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But we did get the New York Red Bulls in MLS.

We’ve also gotten some legalized sports gambling, although not “in all 52 states,” as Johnson wrote. But thanks to the Internet, in places that have been enlightened enough to see the tax windfall that sports betting can generate, it is possible “to participate fully in the parimutuel systems of all the tracks around the country.” And yes, there is now a TV channel devoted just to horse racing, TVG.

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Johnson was a lot further off on his notion that the NBA might have “128 teams in 30 countries … more popular than soccer ever was.” As much as the NBA has grown globally, it’s still an exclusively North American league, as are the NFL and Major League Baseball. And neither MLB nor the NBA have expanded their championship rounds to 11 or nine games.

We also haven’t reached a point yet of fans being paid for their attendance at games, nor stadiums with amusement parks that border on Star Trek holosuites — at least not really, although in 2001, I did buy a $10 ticket to the A-10 Tournament at the Spectrum which came with a hot dog, a soda, and two subway tokens, a combined $12 value that sort of meant I was getting $2 to fill the seat.

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It also doesn’t necessarily register now, but one of the superfans Johnson described is “a guy in Baltimore who dresses like John the Baptist.” Baltimore didn’t get the NFL back until 1996.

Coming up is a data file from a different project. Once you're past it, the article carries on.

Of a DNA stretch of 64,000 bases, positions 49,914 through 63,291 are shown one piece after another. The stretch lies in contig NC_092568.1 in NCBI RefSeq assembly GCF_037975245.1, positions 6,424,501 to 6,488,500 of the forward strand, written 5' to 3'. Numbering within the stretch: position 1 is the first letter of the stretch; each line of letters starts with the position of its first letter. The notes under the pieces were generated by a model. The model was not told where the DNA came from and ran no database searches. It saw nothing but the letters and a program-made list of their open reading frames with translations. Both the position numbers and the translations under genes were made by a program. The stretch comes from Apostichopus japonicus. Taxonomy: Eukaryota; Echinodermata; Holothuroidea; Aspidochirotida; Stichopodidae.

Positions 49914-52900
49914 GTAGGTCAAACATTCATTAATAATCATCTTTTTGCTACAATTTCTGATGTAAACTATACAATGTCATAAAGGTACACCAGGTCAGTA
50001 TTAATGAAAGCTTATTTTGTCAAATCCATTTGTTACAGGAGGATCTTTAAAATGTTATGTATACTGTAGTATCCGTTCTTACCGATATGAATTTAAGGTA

The economics of a lot of this are fascinating both in the ideas and in the ways that capitalist America surpassed them. But there’s one piece of it that does ring very true…

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“Say I call up a three-minute United Airlines commercial and watch it in its entirety. I am then automatically awarded a 50-cent bonus to be applied against any Tele-Pay charges I incur during my next NFL game.”

If you’ve ever watched an ad to get a booster in Candy Crush, one of a raft of “free-to-play” video games that offer bonuses for viewing commercials, you know that, in a way, this did come to pass.

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And then there’s Common Huddle, a feature where fans could pay extra to get a copy of their favorite team’s playbook, and “four times every game … the screen flashes YOU BE THE QB! NOW!” and calls on the fans to vote, by plurality, for what play to run. Now, Johnny Manziel is joining a spring league where fans will call the plays, one of the most preposterous inventions of Johnson’s original work.

There was one other thing that seemed ridiculous in 1991, but now we’ve experienced.

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“Home Invective is an inexpensive ($1 a game) state-of-the-art spectator involvement program, exclusive to baseball. Any advice, insults or obscenities fans yell at their TV screen are automatically and immediately piped into the crowd noise at the stadium.”

Somehow, this feature wound up being free. It was called Cheer At The Ballpark, and it’s part of how Major League Baseball created crowd noise in stadiums last season, when the dystopian companion to Johnson’s piece in that same issue, “What If They Held A Sporting Event and Nobody Came?” by Ron Firmite, really did come true.

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Here’s hoping that this year, we can all get back to ballparks, arenas, and stadiums safely.

Sorry to all the other Jesse Spectors for ruining your Google results.